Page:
While all elementary schools in Japan are scheduled to start teaching English this April, other parts of Asia and Europe have been doing it for years.

They are teaching English earlier, longer and with more advanced content. Some even have teachers who are specialists in teaching the language.

According to the education ministry, South Korea began teaching English in elementary schools in 1997. China and Taiwan started in 2001, and Germany and France followed suit in 2004 and 2005, respectively.

What’s more, students in those countries are learning it at a younger age — from third grade in China, South Korea, Taiwan and Germany, and from first grade in France.

Japan’s English-language schedule will consist of a lesson a week, or 35 per year.

According to the ministry, however, Taiwan and Germany give two lessons a week, France gives 54 hours of lessons a year, South Korea gives two lessons a week for third- and fourth-graders, and three a week for fifth- and sixth-graders, and China gives more than four lessons a week.

The lessons in Japan will be 45 minutes long, compared with 40 minutes in Taiwan and South Korea, 45 minutes in France and around 30 to 40 minutes in China, the ministry said.

The curricula differ as well. In Japan, students will learn to listen and speak English through songs, games and self-introductions, among other activities. They will also engage in cultural exchange activities by meeting foreigners and attending cultural events, as well as do their ABCs.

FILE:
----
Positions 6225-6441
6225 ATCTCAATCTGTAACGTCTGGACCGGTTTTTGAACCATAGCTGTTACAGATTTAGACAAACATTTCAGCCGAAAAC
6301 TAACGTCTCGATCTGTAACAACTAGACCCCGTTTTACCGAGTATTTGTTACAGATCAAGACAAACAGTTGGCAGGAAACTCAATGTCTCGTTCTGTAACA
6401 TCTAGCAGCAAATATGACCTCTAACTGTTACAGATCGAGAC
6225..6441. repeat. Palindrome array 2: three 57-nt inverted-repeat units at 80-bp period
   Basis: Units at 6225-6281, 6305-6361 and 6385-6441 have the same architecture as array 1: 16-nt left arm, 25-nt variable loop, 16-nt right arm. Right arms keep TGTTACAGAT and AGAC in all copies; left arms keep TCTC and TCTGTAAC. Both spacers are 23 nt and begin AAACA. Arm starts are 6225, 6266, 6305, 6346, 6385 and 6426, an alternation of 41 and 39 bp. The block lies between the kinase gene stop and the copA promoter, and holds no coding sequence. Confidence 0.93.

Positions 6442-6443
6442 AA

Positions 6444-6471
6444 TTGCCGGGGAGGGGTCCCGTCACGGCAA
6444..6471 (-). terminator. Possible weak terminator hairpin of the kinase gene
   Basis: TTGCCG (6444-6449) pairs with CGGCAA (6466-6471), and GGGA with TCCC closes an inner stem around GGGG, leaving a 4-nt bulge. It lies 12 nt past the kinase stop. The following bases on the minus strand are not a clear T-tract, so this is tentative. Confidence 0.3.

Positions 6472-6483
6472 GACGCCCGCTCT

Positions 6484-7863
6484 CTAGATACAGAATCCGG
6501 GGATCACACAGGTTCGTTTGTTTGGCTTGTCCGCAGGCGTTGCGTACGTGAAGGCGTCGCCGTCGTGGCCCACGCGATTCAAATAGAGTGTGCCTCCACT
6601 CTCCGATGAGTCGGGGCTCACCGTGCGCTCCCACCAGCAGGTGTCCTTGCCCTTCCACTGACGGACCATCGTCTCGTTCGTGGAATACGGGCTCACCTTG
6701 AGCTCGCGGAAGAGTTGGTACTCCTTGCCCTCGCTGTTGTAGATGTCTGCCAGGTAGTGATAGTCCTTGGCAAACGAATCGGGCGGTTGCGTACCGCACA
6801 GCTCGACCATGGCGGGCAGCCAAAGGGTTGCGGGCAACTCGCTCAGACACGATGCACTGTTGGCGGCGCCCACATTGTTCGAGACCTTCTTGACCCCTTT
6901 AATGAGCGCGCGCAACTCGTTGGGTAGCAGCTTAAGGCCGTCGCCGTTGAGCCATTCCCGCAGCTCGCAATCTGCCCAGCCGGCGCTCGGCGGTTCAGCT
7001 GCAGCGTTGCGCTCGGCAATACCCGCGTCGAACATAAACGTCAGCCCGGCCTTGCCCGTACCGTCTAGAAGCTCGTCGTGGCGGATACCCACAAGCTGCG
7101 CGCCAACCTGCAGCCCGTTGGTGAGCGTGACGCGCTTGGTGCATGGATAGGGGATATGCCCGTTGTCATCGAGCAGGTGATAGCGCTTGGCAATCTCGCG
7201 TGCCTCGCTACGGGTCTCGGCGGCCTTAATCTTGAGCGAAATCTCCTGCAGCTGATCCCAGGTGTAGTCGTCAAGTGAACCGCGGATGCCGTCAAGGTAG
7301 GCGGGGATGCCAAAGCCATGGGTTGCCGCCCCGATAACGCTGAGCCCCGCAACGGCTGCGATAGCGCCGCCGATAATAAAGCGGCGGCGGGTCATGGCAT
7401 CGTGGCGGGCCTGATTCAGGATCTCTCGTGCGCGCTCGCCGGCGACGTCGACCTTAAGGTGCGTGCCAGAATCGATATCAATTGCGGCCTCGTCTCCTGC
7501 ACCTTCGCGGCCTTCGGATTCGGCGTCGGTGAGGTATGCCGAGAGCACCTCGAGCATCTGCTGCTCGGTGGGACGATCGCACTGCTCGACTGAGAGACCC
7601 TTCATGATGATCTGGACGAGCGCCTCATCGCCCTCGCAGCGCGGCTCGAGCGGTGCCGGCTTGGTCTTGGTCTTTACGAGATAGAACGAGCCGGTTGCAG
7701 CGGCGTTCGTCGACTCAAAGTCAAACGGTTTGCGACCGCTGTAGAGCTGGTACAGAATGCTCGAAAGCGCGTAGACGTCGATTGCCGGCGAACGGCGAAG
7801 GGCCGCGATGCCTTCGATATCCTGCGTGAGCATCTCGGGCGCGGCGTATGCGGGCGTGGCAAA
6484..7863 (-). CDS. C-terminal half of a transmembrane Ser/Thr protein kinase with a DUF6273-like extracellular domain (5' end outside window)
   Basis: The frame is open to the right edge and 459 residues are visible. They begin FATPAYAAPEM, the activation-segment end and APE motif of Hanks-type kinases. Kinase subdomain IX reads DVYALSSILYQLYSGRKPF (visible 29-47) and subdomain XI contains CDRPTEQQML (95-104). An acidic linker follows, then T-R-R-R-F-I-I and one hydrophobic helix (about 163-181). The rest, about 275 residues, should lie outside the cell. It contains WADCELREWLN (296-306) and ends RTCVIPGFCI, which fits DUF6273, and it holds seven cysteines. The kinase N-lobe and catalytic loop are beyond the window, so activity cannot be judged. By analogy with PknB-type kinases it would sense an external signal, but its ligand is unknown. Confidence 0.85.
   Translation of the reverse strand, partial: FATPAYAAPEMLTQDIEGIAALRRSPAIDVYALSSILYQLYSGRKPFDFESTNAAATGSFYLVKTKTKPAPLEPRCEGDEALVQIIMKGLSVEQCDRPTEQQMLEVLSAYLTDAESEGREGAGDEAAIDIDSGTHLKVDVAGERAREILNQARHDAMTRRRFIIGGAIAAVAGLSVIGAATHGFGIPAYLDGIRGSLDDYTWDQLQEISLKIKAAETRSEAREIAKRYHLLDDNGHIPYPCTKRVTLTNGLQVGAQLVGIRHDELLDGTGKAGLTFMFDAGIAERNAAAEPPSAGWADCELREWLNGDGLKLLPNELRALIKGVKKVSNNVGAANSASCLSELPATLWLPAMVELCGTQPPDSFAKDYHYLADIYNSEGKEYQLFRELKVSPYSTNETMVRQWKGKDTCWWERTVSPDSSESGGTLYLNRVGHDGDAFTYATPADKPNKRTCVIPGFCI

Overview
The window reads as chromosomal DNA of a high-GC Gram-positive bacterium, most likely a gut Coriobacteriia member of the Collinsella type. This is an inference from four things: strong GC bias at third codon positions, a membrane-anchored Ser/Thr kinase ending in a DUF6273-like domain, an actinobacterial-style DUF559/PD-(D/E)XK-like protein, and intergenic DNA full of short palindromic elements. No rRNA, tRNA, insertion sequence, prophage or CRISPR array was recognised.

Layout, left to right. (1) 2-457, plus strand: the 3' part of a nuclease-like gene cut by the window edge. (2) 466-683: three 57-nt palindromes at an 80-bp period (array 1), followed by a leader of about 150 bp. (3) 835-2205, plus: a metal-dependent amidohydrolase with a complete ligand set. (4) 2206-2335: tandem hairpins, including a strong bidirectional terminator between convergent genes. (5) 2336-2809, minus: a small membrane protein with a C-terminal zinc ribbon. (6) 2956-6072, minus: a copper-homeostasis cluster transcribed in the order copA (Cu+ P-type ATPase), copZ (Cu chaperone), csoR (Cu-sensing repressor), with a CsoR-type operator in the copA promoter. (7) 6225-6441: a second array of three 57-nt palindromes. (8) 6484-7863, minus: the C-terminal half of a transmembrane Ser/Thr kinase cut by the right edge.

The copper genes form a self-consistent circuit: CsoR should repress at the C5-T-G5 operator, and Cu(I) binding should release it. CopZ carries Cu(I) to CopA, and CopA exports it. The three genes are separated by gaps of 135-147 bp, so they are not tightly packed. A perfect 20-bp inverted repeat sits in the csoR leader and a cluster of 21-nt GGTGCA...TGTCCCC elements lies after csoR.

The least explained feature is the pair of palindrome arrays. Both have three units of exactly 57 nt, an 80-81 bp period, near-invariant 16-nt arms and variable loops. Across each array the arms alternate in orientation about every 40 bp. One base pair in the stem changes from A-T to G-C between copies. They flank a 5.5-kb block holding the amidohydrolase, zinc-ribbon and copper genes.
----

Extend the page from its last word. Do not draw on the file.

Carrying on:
In China, third- and fourth-graders listen to and read easy stories and write down words.

In South Korea, kids are taught how to distinguish accents, rhythms and intonation, and how to understand words and idiomatic expressions. They also learn basic conversation, like how to answer the phone.

In Taiwan, pupils are required to write down around 180 vocabulary words and to speak about 300.

France teaches students how to read letters, postcards and telegrams, as well as how to write congratulatory greetings and postcards, the ministry said.

In terms of words studied, Japanese elementary school students will learn about 285 words, compared with 500 words in South Korea and 600 to 700 in China.

The ministry also said teachers in charge of English in China and some urban parts of Taiwan are specialists, unlike in Japan.

Japan does not require teachers to have a qualification in English proficiency, but one city in Taiwan requires its teachers to have scored at least 213 on the TOEFL, or Test of English as a Foreign Language.

Despite the differences in each country’s English systems, the ministry did not conduct any research into their effectiveness.

“So it is hard for us to say anything about the results of their teaching,” ministry official Hiroshi Noguchi said.

In a time of both misinformation and too much information, quality journalism is more crucial than ever.
By subscribing, you can help us get the story right.